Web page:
There are many aspects of Majora’s Mask that still give me chills to this day, but it isn’t the only Zelda game to do so.  Scary moments in the Zelda franchise have been around since the very first game, and they still persist today even in Skyward Sword.  I am a huge (HUGE) fan of horror, whether it be in book, movie, video game, or real life form.  If I am playing a video game and it manages to make me jump, or freak out, or give me goosebumps, I consider it a huge plus for both the game and the game designer.  One of my favorite aspects of the Legend of Zelda franchise is the fact that in the middle of this amazingly epic game, you never know when something is going to pop out and catch you off guard and give you nightmares for the next week.  Since there is no way I could possibly encompass all of the terrifying aspects of The Legend of Zelda series in just one post, this will most likely be an ongoing series where I continue to examine the most scary parts of the Zelda franchise, and just why they are so friggen scary.  So here they are, the first things that pop into my mind when I hear “scary Zelda.”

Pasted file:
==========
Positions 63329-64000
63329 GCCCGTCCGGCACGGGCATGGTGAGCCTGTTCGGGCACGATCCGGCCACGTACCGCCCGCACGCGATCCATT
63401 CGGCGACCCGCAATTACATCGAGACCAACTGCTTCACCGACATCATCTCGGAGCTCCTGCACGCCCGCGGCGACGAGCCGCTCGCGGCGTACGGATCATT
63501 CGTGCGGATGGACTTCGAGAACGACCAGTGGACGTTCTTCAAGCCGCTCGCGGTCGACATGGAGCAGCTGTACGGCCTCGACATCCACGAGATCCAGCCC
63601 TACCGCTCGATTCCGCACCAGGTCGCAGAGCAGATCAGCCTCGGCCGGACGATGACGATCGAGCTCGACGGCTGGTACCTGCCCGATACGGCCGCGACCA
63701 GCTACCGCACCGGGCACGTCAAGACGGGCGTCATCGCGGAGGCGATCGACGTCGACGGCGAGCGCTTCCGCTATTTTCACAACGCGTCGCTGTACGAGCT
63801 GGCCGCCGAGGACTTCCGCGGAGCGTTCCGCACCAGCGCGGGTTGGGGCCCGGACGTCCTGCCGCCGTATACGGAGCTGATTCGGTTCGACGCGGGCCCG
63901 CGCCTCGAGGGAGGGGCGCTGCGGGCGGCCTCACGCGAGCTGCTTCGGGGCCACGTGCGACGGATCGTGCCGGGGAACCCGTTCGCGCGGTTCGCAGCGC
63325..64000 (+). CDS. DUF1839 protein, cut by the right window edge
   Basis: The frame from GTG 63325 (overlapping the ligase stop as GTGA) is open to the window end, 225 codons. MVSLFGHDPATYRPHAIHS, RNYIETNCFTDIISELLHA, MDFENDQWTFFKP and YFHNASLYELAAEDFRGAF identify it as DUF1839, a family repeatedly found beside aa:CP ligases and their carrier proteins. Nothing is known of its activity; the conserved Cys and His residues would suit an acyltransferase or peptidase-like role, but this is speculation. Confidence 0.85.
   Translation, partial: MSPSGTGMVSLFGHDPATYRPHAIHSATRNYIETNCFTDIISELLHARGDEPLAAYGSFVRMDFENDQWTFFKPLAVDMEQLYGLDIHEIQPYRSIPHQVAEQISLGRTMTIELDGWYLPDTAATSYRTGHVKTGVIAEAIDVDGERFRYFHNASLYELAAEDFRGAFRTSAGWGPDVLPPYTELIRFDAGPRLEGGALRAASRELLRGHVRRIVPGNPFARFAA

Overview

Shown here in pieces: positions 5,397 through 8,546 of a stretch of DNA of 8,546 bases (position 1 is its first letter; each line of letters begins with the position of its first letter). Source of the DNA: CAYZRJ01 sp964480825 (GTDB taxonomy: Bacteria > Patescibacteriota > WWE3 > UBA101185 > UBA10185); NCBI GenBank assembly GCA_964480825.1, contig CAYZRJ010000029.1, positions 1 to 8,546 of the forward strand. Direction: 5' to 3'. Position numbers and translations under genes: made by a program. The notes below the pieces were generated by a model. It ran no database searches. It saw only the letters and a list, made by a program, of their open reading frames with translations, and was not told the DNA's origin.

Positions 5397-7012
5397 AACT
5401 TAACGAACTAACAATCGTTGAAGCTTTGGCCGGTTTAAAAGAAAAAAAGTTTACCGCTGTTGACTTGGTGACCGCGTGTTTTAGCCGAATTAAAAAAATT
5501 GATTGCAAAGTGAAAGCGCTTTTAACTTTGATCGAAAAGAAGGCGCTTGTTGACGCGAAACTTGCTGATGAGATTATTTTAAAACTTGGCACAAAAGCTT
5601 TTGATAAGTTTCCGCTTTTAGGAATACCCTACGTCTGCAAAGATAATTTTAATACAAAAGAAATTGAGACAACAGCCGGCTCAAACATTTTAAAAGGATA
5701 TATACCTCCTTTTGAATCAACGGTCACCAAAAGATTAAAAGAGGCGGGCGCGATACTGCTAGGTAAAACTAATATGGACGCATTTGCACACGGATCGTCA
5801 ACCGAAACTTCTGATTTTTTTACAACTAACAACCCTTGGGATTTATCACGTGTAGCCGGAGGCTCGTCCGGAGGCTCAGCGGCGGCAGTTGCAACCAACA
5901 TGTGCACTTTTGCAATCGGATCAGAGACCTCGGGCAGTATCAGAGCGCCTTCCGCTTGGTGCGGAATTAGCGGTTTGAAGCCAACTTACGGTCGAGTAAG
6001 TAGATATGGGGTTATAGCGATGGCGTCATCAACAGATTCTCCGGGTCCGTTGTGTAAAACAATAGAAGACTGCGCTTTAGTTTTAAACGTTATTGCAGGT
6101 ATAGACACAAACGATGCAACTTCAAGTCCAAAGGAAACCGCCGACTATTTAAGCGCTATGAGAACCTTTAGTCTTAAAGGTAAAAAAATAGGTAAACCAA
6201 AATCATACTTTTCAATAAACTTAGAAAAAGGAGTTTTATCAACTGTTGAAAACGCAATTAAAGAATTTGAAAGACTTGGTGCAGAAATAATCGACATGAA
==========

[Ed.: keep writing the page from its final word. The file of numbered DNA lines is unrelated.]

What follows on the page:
The wallmasters have been around since the very first Legend of Zeldagame, and have been scaring the crap out of me since I first played Ocarina of Time way back when.  These enemies are insanely frustrating even without the extra creepy factor of being disembodied hands hanging from the ceiling waiting to snatch you up.  Forcing you to go back to the beginning of the dungeon and start all over, these guys are one of my most hated Zelda enemies, but they didn’t really gain “horror-status” until their Ocarina of Time debut in the Forest Temple, where they are accompanied by a very sinister whooshing sound right before a dead and visibly rotted hand the size of adult Link descends on you faster than you can move.  Eesh.

Pretty much every aspect ofMajora’s Mask could be considered at least somewhat horror, if for no other reason than the backdrop of Termina is very rooted in death, suffering, and the futility of your heroism.  Ikana Canyon is one of the most fright-filled locales in the game, home to what I consider to be the creepiest quest in the game, helping the little girl and her father in the music box house.  I remember when the mutated mummy/father bursts out of the wardrobe for the first time and I jumped.  I had no idea what was coming and then THAT happened.